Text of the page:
“I still have the enthusiasm of being a new instructor, that’s my driving force. But I came into this wanting to be the kind of instructor that I wanted my teachers to be when I was in school. Because I’ve only been out in the field for three years, I think I have a good idea of what the students are looking for. I try to implement a way of teaching that mimics how I would have liked to have been taught. I believe that in life in general you have to be your own self-motivator; you have to enjoy what you’re doing. If you enjoy something, you’re always going to work hard to find ways to do it better.”

What do you do to keep your students engaged in their own learning?

“I look for a lot of feedback; feedback is great for me as we’re all learning together. And if I don’t know something, I’m honest about it – and we solve it, or discover it together. Students don’t like to be lied to, so it’s better to always be honest and open with them. Things are always changing in our profession – new medications, new protocols, new techniques and new technologies. It’s impossible to know everything.

I guess I was the first instructor in a long time to encourage my students to come in on Fridays for study sessions and study groups. Classes are Monday through Thursdays but I highly encourage Fridays; it’s a more relaxed way of learning. They can ask more questions, play with the equipment, or we can preview what’s coming up next. It’s a more informal way to learn or review. I always try to make myself accessible for them.

I also have them write research papers; I use YouTube to demonstrate patient interactions…I try to make class as ‘hands-on’ as possible. I’m just trying to get them excited about their learning every way I can, getting them excited about being a therapist again!”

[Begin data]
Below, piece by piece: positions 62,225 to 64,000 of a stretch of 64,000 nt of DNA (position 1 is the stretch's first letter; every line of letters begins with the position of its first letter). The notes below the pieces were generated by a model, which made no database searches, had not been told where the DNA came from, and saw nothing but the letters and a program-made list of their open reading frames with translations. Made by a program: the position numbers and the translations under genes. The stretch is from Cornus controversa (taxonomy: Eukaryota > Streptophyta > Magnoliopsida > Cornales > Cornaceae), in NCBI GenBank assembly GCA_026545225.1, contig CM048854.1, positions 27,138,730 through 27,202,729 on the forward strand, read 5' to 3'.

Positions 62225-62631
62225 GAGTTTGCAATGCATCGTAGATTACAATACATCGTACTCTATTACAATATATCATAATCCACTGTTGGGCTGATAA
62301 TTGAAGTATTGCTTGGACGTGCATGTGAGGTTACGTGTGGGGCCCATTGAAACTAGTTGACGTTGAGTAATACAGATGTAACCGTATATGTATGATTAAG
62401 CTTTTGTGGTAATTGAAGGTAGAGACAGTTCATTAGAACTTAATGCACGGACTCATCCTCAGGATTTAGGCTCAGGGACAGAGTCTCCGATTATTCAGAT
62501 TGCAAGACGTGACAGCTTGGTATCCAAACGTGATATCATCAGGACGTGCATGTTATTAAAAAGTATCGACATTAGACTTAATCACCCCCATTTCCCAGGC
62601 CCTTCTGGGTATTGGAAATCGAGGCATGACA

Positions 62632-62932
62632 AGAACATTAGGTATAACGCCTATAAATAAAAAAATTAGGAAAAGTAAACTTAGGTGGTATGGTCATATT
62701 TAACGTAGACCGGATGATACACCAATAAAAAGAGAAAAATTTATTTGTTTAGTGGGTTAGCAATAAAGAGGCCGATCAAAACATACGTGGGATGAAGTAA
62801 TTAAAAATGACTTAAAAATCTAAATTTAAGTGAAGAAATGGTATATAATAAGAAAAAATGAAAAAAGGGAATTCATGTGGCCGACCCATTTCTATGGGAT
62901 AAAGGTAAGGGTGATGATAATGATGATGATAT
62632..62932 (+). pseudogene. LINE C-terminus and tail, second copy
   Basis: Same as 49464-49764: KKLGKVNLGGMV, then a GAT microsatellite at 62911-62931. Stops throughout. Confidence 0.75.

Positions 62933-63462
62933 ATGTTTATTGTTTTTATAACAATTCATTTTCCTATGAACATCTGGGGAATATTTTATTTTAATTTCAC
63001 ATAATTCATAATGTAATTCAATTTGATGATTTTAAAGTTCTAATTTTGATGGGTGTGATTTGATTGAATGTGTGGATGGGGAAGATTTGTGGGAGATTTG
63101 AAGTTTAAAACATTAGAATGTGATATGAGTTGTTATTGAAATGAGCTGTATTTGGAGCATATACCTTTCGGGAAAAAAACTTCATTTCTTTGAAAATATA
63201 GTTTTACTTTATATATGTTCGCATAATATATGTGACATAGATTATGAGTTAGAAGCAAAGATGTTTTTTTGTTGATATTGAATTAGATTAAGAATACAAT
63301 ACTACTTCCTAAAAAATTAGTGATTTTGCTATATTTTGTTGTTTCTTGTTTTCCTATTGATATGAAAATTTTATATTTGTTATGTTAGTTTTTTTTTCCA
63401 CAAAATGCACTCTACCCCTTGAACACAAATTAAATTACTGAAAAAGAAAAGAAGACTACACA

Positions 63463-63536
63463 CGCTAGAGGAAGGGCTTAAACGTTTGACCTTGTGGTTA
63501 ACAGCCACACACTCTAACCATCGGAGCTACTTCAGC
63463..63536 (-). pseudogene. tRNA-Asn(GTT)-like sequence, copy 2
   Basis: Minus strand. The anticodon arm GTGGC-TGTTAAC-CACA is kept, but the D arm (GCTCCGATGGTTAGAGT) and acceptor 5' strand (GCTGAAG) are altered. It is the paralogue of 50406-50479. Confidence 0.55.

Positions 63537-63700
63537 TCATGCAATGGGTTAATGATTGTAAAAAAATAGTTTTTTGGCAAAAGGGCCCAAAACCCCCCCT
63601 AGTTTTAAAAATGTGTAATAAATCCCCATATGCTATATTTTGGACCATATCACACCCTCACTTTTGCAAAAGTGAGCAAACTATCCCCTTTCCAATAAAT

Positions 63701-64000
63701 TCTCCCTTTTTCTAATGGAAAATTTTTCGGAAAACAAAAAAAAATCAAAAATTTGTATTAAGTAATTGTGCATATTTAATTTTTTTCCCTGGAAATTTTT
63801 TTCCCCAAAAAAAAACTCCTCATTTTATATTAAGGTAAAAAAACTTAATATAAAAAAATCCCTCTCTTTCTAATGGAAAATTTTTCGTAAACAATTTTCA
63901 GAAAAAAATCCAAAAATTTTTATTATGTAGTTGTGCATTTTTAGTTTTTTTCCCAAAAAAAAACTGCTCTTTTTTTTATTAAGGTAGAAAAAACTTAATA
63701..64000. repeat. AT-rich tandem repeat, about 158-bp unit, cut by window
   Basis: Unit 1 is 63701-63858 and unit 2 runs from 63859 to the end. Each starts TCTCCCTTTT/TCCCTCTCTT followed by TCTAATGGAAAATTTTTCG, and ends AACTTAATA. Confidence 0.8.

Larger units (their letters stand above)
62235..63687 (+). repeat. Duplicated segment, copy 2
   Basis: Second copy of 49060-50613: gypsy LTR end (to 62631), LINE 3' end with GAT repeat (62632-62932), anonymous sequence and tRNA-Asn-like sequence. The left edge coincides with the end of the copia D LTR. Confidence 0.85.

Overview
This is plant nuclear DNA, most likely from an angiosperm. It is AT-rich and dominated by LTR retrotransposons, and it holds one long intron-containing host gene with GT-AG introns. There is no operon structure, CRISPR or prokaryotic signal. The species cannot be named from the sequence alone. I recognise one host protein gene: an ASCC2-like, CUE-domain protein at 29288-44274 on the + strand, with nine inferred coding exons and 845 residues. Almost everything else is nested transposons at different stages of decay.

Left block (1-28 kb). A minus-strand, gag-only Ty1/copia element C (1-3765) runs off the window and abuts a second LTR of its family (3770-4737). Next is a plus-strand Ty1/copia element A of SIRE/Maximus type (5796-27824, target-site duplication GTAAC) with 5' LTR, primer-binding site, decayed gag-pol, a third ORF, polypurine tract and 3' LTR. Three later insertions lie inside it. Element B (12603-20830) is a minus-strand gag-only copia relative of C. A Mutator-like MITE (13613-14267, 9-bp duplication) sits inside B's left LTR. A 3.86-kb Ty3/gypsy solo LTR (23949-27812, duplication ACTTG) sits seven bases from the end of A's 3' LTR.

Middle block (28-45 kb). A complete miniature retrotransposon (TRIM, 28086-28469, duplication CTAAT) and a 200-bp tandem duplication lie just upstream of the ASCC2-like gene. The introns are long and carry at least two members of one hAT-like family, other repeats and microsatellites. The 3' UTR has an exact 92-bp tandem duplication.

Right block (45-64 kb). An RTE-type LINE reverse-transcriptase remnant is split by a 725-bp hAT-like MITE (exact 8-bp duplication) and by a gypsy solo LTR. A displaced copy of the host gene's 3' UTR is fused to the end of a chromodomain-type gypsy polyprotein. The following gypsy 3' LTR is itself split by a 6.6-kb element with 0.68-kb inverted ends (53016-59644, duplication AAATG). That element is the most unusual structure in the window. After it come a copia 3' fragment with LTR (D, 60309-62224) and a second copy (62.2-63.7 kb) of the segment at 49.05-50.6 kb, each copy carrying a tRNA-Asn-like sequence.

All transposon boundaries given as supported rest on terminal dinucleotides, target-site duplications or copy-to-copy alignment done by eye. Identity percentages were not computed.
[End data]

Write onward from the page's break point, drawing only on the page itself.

This award recognizes excellence in teaching; what values does an instructor need to excel?

“Professionalism is one, but you also have to build a rapport with your students. It’s coming up with that balance between being professional, but having fun as well. We’ve already talked about the importance of honesty. And just plain caring for your students is critical; you have to really care. We’re here to teach them to care for their patients like we care for them.”

What makes a good day at work? 

“I really don’t know the answer to that question! I feel like I always have a good day at work because I really enjoy what I’m doing. But a great day would be if all my students got A’s on a quiz, or if they all did their reading the night before. I always like to be prepared, so I guess a day where I have some time to prepare for the next day is good!

I try to have an open door policy; I encourage my students to always ask questions or ask me if they have a problem. I’m starting to see some of the more shy students come and see me, and that always makes me feel good – I don’t want to be intimidating! When a student feels comfortable enough to come to me with questions or for a little extra help, that’s a good day.”

Congratulations on this award Dyana. Even though you are new to teaching and to Carrington College California, your passion for and commitment to your students is clear. That’s why we’re delighted to recognize your work with this “Commitment to Teaching Excellence” award. We’re confident that this is the start of a long and successful career in teaching. Thanks for all your hard work, and keep it up!